Today, we are excited to release optimizations to Core ML for Stable Diffusion in macOS 13.1 and iOS 16.2, along with code to get started with deploying to Apple Silicon devices.
Since its public debut in August 2022, Stable Diffusion has been adopted by a vibrant community of artists, developers and hobbyists alike, enabling the creation of unprecedented visual content with as little as a text prompt. In response, the community has built an expansive ecosystem of extensions and tools around this core technology in a matter of weeks. There are already methods that personalizeStable Diffusion, extend it to languages other than English, and more, thanks to open-source projects like Hugging Face diffusers.
Beyond image generation from text prompts, developers are also discovering other creative uses for Stable Diffusion, such as image editing, in-painting, out-painting, super-resolution, style transfer and even color palette generation. With the growing number of applications of Stable Diffusion, ensuring that developers can leverage this technology effectively is important for creating apps that creatives everywhere will be able to use.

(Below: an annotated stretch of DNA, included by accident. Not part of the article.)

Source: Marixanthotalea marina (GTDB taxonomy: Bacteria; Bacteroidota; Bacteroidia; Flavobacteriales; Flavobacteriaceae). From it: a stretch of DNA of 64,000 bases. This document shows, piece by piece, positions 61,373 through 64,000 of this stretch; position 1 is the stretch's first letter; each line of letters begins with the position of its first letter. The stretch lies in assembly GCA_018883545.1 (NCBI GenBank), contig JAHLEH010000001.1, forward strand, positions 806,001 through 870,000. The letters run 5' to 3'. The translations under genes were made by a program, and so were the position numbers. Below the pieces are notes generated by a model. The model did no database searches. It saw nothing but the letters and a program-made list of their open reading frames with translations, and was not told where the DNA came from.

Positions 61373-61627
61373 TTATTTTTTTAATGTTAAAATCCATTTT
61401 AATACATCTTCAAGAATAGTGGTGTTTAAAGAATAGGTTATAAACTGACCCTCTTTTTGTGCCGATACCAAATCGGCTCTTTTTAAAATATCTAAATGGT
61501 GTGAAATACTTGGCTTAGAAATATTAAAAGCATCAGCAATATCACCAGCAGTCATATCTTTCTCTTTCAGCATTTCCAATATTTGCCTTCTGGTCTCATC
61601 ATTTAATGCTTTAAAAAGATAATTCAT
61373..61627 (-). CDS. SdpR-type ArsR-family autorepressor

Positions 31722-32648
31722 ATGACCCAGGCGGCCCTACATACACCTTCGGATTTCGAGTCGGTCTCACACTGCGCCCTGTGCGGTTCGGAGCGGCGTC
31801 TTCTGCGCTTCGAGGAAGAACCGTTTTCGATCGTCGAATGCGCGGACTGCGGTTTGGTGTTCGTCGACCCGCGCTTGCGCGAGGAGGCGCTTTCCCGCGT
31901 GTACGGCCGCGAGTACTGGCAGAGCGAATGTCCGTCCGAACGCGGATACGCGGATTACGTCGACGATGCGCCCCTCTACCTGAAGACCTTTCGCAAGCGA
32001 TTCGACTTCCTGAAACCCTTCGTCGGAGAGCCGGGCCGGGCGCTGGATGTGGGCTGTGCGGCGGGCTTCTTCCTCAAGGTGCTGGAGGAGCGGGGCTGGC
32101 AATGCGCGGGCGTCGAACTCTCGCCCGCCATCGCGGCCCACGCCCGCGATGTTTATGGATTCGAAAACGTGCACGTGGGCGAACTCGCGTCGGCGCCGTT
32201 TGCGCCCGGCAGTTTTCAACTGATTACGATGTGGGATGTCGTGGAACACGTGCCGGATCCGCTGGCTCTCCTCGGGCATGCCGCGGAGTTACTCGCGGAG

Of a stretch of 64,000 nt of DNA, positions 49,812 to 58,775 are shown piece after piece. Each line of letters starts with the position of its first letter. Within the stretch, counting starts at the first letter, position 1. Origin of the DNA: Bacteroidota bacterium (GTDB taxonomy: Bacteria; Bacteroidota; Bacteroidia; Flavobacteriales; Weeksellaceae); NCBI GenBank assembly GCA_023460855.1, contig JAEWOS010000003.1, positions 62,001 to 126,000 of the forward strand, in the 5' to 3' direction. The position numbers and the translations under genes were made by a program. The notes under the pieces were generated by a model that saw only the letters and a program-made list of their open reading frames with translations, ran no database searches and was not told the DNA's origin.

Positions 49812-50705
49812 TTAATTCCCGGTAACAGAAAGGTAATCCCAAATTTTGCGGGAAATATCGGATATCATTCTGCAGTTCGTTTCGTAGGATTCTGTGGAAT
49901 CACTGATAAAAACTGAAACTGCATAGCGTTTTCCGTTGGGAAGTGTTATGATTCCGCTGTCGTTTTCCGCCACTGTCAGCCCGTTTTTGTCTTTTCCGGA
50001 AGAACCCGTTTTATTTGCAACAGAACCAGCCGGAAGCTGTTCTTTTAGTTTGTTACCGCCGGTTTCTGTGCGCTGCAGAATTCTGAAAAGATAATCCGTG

One of the key questions for Stable Diffusion in any app is where the model is running. There are a number of reasons why on-device deployment of Stable Diffusion in an app is preferable to a server-based approach. First, the privacy of the end user is protected because any data the user provided as input to the model stays on the user’s device. Second, after initial download, users don’t require an internet connection to use the model. Finally, locally deploying this model enables developers to reduce or eliminate their server-related costs.
Getting to a compelling result with Stable Diffusion can require a lot of time and iteration, so a core challenge with on-device deployment of the model is making sure it can generate results fast enough on device. This requires executing a complex pipeline comprising 4 different neural networks totaling approximately 1.275 billion parameters. To learn more about how we optimized a model of this size and complexity to run on the Apple Neural Engine, you can check out our previous article on Deploying Transformers on the Apple Neural Engine. The optimization principles outlined in the article generalize to Stable Diffusion despite the fact that it is 19x larger than the model studied in the previous article. Optimizing Core ML for Stable Diffusion and simplifying model conversion makes it easier for developers to incorporate this technology in their apps in a privacy-preserving and economically feasible way, while getting the best performance on Apple Silicon.
This release comprises a Python package for converting Stable Diffusion models from PyTorch to Core ML using diffusers and coremltools, as well as a Swift package to deploy the models. To get started, visit the Core ML Stable Diffusion code repository for detailed instructions on benchmarking and deployment.